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FMC Report: Cruise Shutdown Caused Severe Economic Impact to Alaska

cruise shutdown caused severe economic impact to Alaska and Pacific Northwest
Cruise ships docked in Juneau, Alaska - photo courtesy Holland America Line

By The Maritime Executive 10-20-2020 07:24:24

Alaska may have suffered the most severe impact from the cruise industry shutdown of all the states in the U.S. according to a new report from Federal Maritime Commissioner Louis Sola. The commissioner has been examining the economic impacts of COVID-19 on specific geographic regions.

Commissioner Sola traveled to Anchorage, Whittier, and Seward where he met with elected officials, port directors, business executives, and labor leaders. While tourism benefits all the Northwestern states, Sola heard from the local officials and businesses that it is one of three pillars of the Alaskan economy.  

Alaska’s economy rests on three key industries: energy, fishing, and tourism.  Tourism has been a growth industry for Alaska, with the number of visitors increasing 45 percent from 1.5 million in 2010 to 2.2 million in 2019. Alaska had been projecting a record tourism year in 2020 before the onset of the pandemic. Only one small cruise company, UnCruise Adventures, attempted to operate in Alaska, but suspended operations after just days. 

“In 2019, twice as many people than the number who live in the state came to Alaska and took a cruise.  With the suspension of the cruise season, the economic activity of 1.3 million was wiped out of the Alaskan economy for the year.  Under the best of circumstances and in any other state, there would be no disguising the consequences of losing that much revenue. In Alaska, in the context of the cruise industry, the consequences are greatly exacerbated,” said Commissioner Sola.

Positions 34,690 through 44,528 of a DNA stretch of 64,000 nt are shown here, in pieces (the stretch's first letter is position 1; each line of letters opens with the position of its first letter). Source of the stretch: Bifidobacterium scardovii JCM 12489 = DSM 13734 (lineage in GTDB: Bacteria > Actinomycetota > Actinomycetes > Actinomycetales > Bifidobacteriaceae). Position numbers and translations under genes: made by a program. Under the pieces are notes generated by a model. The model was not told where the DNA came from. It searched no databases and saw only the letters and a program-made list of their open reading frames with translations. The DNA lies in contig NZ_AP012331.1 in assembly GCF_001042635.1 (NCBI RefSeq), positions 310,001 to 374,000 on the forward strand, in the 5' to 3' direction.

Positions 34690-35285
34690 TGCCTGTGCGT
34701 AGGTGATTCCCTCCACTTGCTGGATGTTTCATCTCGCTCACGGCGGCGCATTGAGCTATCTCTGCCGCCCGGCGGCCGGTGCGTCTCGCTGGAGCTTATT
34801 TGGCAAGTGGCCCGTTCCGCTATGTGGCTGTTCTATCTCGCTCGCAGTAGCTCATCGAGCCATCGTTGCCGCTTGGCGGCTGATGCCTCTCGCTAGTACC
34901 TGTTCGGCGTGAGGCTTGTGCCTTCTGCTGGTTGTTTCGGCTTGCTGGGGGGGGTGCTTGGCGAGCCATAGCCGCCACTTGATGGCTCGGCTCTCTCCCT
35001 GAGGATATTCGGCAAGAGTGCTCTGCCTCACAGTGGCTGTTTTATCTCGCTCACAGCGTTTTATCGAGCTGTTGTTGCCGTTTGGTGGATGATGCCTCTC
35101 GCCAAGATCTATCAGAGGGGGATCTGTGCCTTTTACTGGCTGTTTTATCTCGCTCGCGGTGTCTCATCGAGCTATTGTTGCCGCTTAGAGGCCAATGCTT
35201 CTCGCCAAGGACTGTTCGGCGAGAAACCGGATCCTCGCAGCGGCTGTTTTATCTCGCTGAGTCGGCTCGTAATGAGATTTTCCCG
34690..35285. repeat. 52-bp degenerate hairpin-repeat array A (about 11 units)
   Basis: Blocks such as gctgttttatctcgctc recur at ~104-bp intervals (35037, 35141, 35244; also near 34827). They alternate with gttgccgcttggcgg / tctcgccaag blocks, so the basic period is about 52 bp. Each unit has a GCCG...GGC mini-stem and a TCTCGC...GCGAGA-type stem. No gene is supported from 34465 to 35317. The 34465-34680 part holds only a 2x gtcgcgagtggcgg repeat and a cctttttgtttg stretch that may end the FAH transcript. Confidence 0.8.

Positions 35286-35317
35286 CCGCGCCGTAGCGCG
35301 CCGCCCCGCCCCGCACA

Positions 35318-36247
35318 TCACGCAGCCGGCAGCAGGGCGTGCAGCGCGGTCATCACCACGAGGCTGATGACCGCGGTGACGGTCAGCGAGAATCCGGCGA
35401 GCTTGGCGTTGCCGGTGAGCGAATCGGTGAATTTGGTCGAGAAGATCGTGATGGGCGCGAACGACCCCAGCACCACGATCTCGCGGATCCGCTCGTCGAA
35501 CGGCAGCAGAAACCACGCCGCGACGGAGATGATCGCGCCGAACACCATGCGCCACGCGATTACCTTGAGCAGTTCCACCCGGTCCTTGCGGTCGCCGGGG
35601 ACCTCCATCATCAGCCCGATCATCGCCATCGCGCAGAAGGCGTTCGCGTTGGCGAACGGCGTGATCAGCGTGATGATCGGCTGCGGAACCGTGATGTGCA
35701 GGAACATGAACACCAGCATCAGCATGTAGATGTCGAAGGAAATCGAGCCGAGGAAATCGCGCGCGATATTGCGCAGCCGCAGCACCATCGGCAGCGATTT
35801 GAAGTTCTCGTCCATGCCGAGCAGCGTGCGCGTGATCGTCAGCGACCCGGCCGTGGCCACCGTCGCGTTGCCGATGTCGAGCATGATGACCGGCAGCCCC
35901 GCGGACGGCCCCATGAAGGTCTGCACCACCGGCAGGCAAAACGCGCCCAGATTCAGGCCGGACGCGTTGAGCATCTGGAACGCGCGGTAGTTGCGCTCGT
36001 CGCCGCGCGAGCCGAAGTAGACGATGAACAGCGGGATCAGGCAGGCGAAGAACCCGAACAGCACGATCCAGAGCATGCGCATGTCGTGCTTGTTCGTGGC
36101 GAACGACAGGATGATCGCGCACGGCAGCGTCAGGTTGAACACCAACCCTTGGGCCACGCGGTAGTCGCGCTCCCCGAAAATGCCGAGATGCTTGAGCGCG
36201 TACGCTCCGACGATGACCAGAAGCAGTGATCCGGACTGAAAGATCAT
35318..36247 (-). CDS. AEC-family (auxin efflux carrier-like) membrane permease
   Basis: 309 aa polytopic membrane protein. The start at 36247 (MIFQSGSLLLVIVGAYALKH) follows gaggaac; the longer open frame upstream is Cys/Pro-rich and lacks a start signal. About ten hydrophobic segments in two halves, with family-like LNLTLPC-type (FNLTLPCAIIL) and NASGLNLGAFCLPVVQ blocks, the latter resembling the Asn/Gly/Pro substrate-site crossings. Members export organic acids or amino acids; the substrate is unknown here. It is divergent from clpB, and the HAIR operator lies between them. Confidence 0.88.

The report outlines the unique commercial opportunities for Alaska residents and businesses resulting from the cruise industry, ranging from terminal operations to lodging, transportation, food service, and tourist shopping, all of which support the local economy and infrastructure.  “The difference between Alaska and other states is that in many locations, the cruise industry may be the only economic driver,” the report notes.

Another economic consequence of the loss of the 2020 Alaska cruise season is the missed direct contribution the cruise companies make to the state. Directly and indirectly, the cruise industry employs thousands of seasonal workers in Alaska who pay rent, shop in grocery stores, eat in restaurants, and purchase services. Also, the cruise lines spend an estimated $300 million annually in purchasing goods and services in the region.

The economic impact on municipalities and the state is also significant, according to the report. Cruise ships operating in Alaska waters, and passengers aboard those vessels, are subject to a variety of fees that finance necessary cruise industry infrastructure as well as environmental conservation efforts that protect areas in which the ships operate.  The Commercial Vessel Passenger Tax, the Commercial Passenger Vessel Environmental Compliance Program, and the Ocean Ranger Program, all rely on fee payments tied directly to cruise companies and cruise passengers.

The economic impact also extends to Washington and Oregon as the port of Seattle is a homeport to the cruise ships. The report estimates that more than one million individuals fly in and out of the Seattle-Tacoma International Airport to take cruise voyages and notes the tourist income from ground transportation and hotels as well as other service business. The Port of Astoria, Oregon while not a major homeport was also judged to have suffered an economic impact from the lack of the cruise industry.

“While the 2020 season is lost, there is hope for the 2021 season, said Commission Sola. “Companies and port authorities are focusing on the steps necessary to safely return to full operations and to provide cruise customers with the assurances necessary to be confident again boarding a vessel.  Better than most, the men and women who are government officials, port executives, and tourism leaders know what is at stake and are doing what they must to limit their losses and welcome back cruise passengers.”